Science Coursework Rates Of Reaction

I will then measure how long it takes for a chemical reaction to take place.The time might vary depending on the concentration of Sodium thiosulphate.This is basically how hard and how often particles collide with each other.

sodium thiosulphate hydrochloric acid sodium chloride water sulphur dioxide sulphur Na2S2O3(aq) 2HCl(aq) 2Na Cl(aq) H2O(l) SO2(aq) S(s) Prediction I predict that the higher the temperature, the more quickly reaction will occur.

This is because with heat, the particles of sodium thiosulphate and hydrochloric acid have more energy. It works like this for all substances, not just those two.

In a high concentration of acid it can take just a few seconds for magnesium to furiously bubble and finally completely dissolve with no trace except for hydrogen gas.

Equation of magnesium and hydrochloric acid: 2 HCl Mg [IMAGE]Mg2 H2 Measuring rates of reaction In this investigation there are two experiments that can be used to test rates of reaction.

· Surface area raises the amount of collisions because if you split a reactant up into smaller pieces then you will be expanding its surface area.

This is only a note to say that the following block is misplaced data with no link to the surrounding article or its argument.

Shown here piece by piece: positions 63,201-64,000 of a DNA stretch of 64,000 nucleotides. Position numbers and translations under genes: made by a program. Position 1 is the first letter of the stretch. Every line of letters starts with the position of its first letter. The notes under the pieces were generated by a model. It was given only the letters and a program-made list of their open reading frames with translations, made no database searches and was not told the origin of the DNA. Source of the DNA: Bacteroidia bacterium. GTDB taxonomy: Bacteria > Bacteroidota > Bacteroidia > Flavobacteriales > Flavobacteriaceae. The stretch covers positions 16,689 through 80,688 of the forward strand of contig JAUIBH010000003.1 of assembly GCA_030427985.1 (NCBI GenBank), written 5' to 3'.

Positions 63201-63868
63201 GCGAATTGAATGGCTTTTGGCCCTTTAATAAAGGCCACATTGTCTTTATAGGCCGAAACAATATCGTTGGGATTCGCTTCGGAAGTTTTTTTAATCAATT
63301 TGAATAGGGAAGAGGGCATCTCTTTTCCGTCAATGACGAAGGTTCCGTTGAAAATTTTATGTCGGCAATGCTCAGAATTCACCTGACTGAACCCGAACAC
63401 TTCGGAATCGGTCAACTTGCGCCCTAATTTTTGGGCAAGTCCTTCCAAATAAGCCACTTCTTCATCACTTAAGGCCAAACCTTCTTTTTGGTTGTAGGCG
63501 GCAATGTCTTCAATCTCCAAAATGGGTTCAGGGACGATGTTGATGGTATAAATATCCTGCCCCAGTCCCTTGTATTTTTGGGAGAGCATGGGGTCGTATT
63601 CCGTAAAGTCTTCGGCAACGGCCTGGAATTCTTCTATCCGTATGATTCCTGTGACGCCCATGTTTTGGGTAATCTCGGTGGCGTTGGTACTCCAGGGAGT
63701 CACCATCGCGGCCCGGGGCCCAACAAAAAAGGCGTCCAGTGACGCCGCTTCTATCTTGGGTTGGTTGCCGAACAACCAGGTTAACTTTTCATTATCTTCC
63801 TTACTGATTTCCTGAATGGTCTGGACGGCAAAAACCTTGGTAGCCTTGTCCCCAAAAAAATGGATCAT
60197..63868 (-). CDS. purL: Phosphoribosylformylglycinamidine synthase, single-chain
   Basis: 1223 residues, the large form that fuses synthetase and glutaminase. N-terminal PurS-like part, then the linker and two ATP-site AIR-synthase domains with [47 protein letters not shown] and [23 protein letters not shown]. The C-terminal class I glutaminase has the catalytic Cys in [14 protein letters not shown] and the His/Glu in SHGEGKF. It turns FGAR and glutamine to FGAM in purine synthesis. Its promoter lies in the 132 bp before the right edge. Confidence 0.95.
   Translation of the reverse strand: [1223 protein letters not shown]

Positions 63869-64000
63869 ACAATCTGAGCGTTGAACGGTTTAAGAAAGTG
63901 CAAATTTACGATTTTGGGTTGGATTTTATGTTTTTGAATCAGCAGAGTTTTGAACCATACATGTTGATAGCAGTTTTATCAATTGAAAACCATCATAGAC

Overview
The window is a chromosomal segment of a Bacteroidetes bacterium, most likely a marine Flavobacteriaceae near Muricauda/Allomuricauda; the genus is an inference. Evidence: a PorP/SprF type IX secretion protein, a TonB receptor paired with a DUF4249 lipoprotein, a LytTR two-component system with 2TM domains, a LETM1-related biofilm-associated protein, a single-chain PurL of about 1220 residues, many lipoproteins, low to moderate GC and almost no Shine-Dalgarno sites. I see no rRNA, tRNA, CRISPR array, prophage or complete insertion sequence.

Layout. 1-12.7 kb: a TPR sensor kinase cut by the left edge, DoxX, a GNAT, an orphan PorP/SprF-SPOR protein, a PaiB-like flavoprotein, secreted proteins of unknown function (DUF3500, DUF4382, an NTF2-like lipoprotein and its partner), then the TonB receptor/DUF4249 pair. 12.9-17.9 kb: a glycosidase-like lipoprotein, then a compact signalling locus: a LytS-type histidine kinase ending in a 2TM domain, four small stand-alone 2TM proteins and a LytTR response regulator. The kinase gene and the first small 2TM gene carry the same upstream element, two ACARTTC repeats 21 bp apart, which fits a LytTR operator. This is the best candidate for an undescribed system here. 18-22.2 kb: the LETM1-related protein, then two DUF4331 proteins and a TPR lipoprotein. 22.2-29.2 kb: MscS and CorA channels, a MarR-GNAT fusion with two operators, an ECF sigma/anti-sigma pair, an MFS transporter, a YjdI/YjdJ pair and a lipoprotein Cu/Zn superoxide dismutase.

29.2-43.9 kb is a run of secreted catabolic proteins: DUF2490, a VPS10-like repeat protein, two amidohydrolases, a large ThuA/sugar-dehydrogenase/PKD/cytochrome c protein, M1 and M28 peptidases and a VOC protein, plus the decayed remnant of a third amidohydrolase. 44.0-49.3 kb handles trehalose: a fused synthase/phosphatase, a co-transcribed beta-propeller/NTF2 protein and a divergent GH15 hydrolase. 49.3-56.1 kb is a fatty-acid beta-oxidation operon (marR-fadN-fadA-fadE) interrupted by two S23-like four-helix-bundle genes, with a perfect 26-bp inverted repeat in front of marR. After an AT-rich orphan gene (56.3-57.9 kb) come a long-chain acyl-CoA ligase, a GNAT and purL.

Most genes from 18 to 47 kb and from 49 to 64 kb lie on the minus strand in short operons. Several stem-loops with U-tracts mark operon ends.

This means that the particles which are around the reactant will have more surface area to work on, and this means that there will be greater amount of successful collisions per second.If there are greater amount particles then there will be greater number collisions taking place and so the rate of reaction increases as well as the temperature.The collision theory explains us that if a chemical reaction is to take place, the particles in a substance have to collide into each other with enough energy to break bonds and hence to form new bonds.Chemical reactions require collisions, and if particles are moving around more quickly they are obviously more likely to collide. If the people are moving quickly it is more likely that they will bump into each other then if they are moving slowly.It is in this way that particles of solutions react. I will measure the rate of reaction by mixing the different quantities of Sodium thiosulphate (50 - 10cm³) with a fixed quantity (5cm³) of hydrochloric acid in a Conical flask and placing the flask on top of a white sheet of paper with a cross clearly marked on it. In this piece of science coursework I will be experimenting how the rate of reaction between Sodium thiosulphate and hydrochloric acid is affected by the concentration of Sodium thiosulphate.Using a gas syringe As more gas is produced the plunger inside the syringe moves out of the syringe so the gas can be measured by marks on the syringes length.I would have to measure the amount of hydrogen produced in regular intervals which would change for each concentration.I will do this by timing how long it takes for the cross to disappear.I will be measuring the quantity of sodium thiosulphate and hydrochloric acid I use, by using a ‘pipette’ and a measuring cylinder, which will allow me to precisely conduct my measurements.


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